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Widespread condemnation of 10-year jail sentences handed down to Burmese journalists

On 11 July 2014, supporters gather in Yangon to pray for four journalists and a newspaper boss who were sentenced to 10 years in jail
On 11 July 2014, supporters gather in Yangon to pray for four journalists and a newspaper boss who were sentenced to 10 years in jail

REUTERS/Soe Zeya Tun

UPDATE from Mizzima News: Magway court grants Unity five the right to appeal, says lawyer (22 July 2014)

Journalists and media and human rights organisations in Myanmar and abroad have reacted with shock and dismay to the 10 years' jail with hard labour sentences handed down in the Unity journal case.

A court in Magway Region imposed the sentence on the weekly publication's chief executive officer and four reporters on July 10, 2014 over a report the journal carried in January that a military-run factory was producing chemical weapons, a claim denied by the government.

"This is a very dark day for freedom of expression in Myanmar," Rupert Abbott, the deputy Asia-Pacific director of Amnesty International, was quoted as saying in reactions to the sentences reported by Mizzima Daily on July 11.

"These five media workers have done nothing but cover a story that is in the public interest," Mr Abbott said. "Amnesty International considers all five men to be prisoners of conscience and calls for their immediate and unconditional release," he said.

"All media people are shocked by these sentences; no one expected the punishment to be that harsh," said U Myint Kyaw, the secretary of the Myanmar Journalist Network.

"Now it is clear that they see the media as the enemy," U Myint Kyaw said. "This will not help to enhance the dignity and image of the government in the international arena," he said.

"This decision by the Magway court is a grave setback for press freedom," said Benjamin Ismail, the head of Reporters without Borders Asia-Pacific desk. "Progress had been made but this case marks a return to a dark time when journalists and bloggers who did their job were jailed on national security charges or for allegedly trying to overthrow the government," he said.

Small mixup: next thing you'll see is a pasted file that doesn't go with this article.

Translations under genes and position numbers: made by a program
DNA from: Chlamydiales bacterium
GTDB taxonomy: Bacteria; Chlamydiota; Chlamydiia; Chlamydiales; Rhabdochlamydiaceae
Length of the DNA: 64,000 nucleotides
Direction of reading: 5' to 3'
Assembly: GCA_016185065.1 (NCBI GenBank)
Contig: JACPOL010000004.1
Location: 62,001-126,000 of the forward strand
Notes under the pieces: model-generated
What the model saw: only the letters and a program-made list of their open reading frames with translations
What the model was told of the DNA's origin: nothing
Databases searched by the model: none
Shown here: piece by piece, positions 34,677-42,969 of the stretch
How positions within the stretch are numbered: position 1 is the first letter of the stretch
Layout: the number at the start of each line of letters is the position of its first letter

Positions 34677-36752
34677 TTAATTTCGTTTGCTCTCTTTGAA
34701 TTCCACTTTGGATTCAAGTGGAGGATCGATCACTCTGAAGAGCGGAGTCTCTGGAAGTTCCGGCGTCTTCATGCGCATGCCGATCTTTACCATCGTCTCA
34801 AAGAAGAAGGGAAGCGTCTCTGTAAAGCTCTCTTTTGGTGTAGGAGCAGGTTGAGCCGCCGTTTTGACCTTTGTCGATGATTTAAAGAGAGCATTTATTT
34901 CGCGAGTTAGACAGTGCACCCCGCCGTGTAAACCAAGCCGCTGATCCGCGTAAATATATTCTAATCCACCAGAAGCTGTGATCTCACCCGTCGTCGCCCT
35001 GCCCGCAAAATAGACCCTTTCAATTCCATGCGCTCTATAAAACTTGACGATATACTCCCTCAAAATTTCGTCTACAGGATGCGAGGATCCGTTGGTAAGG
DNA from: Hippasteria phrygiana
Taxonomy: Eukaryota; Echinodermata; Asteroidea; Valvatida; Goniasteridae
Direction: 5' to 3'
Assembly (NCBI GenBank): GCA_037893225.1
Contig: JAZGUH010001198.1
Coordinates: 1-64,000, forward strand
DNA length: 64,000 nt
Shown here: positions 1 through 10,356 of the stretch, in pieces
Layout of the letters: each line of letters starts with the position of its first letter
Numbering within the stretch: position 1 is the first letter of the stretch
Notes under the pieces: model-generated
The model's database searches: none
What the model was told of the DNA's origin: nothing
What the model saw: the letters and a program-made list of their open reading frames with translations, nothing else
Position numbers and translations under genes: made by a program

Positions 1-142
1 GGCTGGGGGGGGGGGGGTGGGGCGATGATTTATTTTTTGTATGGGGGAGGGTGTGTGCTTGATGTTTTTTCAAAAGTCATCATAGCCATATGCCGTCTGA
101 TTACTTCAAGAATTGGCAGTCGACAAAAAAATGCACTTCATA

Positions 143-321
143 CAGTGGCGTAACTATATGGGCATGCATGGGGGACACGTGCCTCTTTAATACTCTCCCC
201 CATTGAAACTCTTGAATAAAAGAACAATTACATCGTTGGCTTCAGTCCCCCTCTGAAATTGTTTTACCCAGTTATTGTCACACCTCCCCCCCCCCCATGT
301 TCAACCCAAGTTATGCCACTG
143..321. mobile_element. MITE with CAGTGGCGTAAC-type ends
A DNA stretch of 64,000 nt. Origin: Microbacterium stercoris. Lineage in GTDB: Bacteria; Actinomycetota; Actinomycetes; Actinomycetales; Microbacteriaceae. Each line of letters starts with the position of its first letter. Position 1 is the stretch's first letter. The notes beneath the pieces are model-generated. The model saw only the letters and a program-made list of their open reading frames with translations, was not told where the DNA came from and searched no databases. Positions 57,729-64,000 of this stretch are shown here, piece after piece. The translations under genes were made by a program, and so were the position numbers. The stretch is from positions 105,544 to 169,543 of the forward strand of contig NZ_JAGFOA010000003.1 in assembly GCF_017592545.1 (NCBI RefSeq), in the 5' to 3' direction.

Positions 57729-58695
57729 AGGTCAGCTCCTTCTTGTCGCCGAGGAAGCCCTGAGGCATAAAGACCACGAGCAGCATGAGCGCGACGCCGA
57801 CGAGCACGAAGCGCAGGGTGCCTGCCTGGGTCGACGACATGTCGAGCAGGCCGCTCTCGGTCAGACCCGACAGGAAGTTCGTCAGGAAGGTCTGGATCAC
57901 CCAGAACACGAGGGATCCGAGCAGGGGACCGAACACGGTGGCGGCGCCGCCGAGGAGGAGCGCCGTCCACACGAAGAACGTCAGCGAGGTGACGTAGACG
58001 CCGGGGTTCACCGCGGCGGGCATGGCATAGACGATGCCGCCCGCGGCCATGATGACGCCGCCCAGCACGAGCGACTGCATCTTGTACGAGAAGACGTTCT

"With the 2015 election drawing near, the government, ruling party and the military will not tolerate criticism from the media," said Ma Aye Thu San, a senior reporter with Seven Days Daily. "The freedom of the press is again threatened," she said. "This is not about Unity journal alone; this is a threat to all media."

The Southeast Asian Press Alliance was extremely disturbed by the verdict and heavy sentences passed against the journalists, said SEAPA's executive director, Ms Gayathry Venkiteswaran.

"The grounds for the charge and the outcome are disproportionate to the problem at hand," Ms Venkiteswaran said.

"We condemn the criminalisation of media work and in this case, the punishment of hard labour meted out to the journalists," she said.

"No journalist should have to face this kind of action for their work, and in the case of the Unity journal, the issue covered clearly had immense public interest.

"The use of laws in the guise of protecting state secrets, which are often a wide net to prevent disclosure, can only be seen in bad faith."

The secretary of the Interim Press Council, U Kyaw Min Swe, said it was the duty of journalists and the media to "point out and criticise", adding that the reform process had received extensive coverage since the government came to power.

"In every country, governments must be tolerant and broad-minded about criticism from opposition parties, civil society, international organisations and the media," U Kyaw Min Swe said.

"Some media people are not professional, some are experienced. If they make mistakes, the government must be broad-minded and forgive them the first time," he said.

Newspaper veteran and member of the Myanmar Journalists' Association, U Thiha Saw, said journalists had a responsibility to maintain ethical standards and strive for accuracy.

"The government must ensure there is a free and fair judicial system," U Thiha Saw said.

"The judicial system needs to be reformed and if it is not we will face this kind of situation again. In a transitional period like ours, you need to build trust and understanding," he said.

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